Title
The computational power of iterating analytic functions
Author
Warren D. Smith
Abstract
We describe a meromorphic function $g(z)$ and an entire analytic
function $h(z)$ whose iterations each simulate a universal
computer. The simulation is unaffected by ``noise'' of bounded
magnitude. Consequently, numerous problems about such iterations are
undecidable.
There are senses in which $g(z)$ and $h(z)$ are simplest possible:
we show iterating rational functions cannot
cause Turing universal behavior.
Finally, we consider Blum, Cucker, Shub, and Smale's notion of
``undecidable'' problems for a machine capable of performing real
arithmetic operations. B,C,S\&S had claimed without proof
that membership of a point in the ``Mandelbrot set'' $M$ was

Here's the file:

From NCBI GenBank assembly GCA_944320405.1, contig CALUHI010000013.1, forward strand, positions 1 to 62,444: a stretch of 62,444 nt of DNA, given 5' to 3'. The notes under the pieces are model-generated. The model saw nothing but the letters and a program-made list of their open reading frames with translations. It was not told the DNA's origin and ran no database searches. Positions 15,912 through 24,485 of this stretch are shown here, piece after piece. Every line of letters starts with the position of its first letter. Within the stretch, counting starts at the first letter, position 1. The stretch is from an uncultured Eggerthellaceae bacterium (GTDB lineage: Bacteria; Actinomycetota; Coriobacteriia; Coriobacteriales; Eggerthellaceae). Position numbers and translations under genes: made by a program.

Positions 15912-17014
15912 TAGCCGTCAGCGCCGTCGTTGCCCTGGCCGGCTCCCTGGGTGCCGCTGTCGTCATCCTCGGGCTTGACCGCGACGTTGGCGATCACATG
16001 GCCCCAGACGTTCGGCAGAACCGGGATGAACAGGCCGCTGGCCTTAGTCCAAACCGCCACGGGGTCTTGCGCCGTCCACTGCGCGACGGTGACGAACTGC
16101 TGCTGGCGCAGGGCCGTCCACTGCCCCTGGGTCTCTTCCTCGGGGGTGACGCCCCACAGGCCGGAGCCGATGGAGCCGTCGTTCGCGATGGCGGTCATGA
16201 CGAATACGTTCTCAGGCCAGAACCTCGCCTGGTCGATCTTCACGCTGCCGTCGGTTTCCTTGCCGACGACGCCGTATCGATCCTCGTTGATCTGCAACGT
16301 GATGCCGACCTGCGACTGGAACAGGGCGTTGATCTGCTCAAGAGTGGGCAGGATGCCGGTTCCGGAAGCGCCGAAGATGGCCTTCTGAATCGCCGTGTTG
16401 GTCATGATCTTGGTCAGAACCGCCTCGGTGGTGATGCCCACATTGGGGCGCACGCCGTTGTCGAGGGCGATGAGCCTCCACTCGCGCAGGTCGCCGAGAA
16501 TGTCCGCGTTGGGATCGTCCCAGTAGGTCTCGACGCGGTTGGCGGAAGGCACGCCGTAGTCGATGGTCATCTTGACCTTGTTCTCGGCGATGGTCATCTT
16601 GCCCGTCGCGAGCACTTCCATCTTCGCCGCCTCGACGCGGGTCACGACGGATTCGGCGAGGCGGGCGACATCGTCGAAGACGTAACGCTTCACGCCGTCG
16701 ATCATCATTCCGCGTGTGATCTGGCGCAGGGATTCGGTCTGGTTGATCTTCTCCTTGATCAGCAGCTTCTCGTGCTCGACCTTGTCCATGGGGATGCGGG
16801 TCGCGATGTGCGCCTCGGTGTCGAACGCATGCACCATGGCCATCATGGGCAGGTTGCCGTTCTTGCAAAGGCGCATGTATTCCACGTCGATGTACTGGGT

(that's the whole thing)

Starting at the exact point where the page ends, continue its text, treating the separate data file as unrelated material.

undecidable in their sense. Although we provide a proof, we argue
that this statement is very deceptive. For example, we show (assuming
Douady's conjecture that $M$ is ``locally connected'') that this
problem {\em is} decidable if the point is known to be either in the
interior or complement of $M$, or if the point is known to have
algebraic coordinates. Neither the inscrutable nature of $M$, nor the
fact that its boundary has Haussdorf dimension $2$, need have anything
to do with the undecidability. To see that, we show
the well behaved set $S_e = \{x,y | y \le e^x \}$ is
BCSS-undecidable. Again, though, we have decidability if $(x,y)$ is
known to lie in the interior or complement of $S_e$, or if $x$ and $y$ are
known to be algebraic numbers.
For these reasons we recommend a redefinition of BCSS-undecidability.
Keywords
Elliptic functions, meromorphic functions, simple computers,
counter machines, Turing universal, entire functions,
iteration of rational functions, repetition count functions,
Mandelbrot set, Julia set.
Not patentable.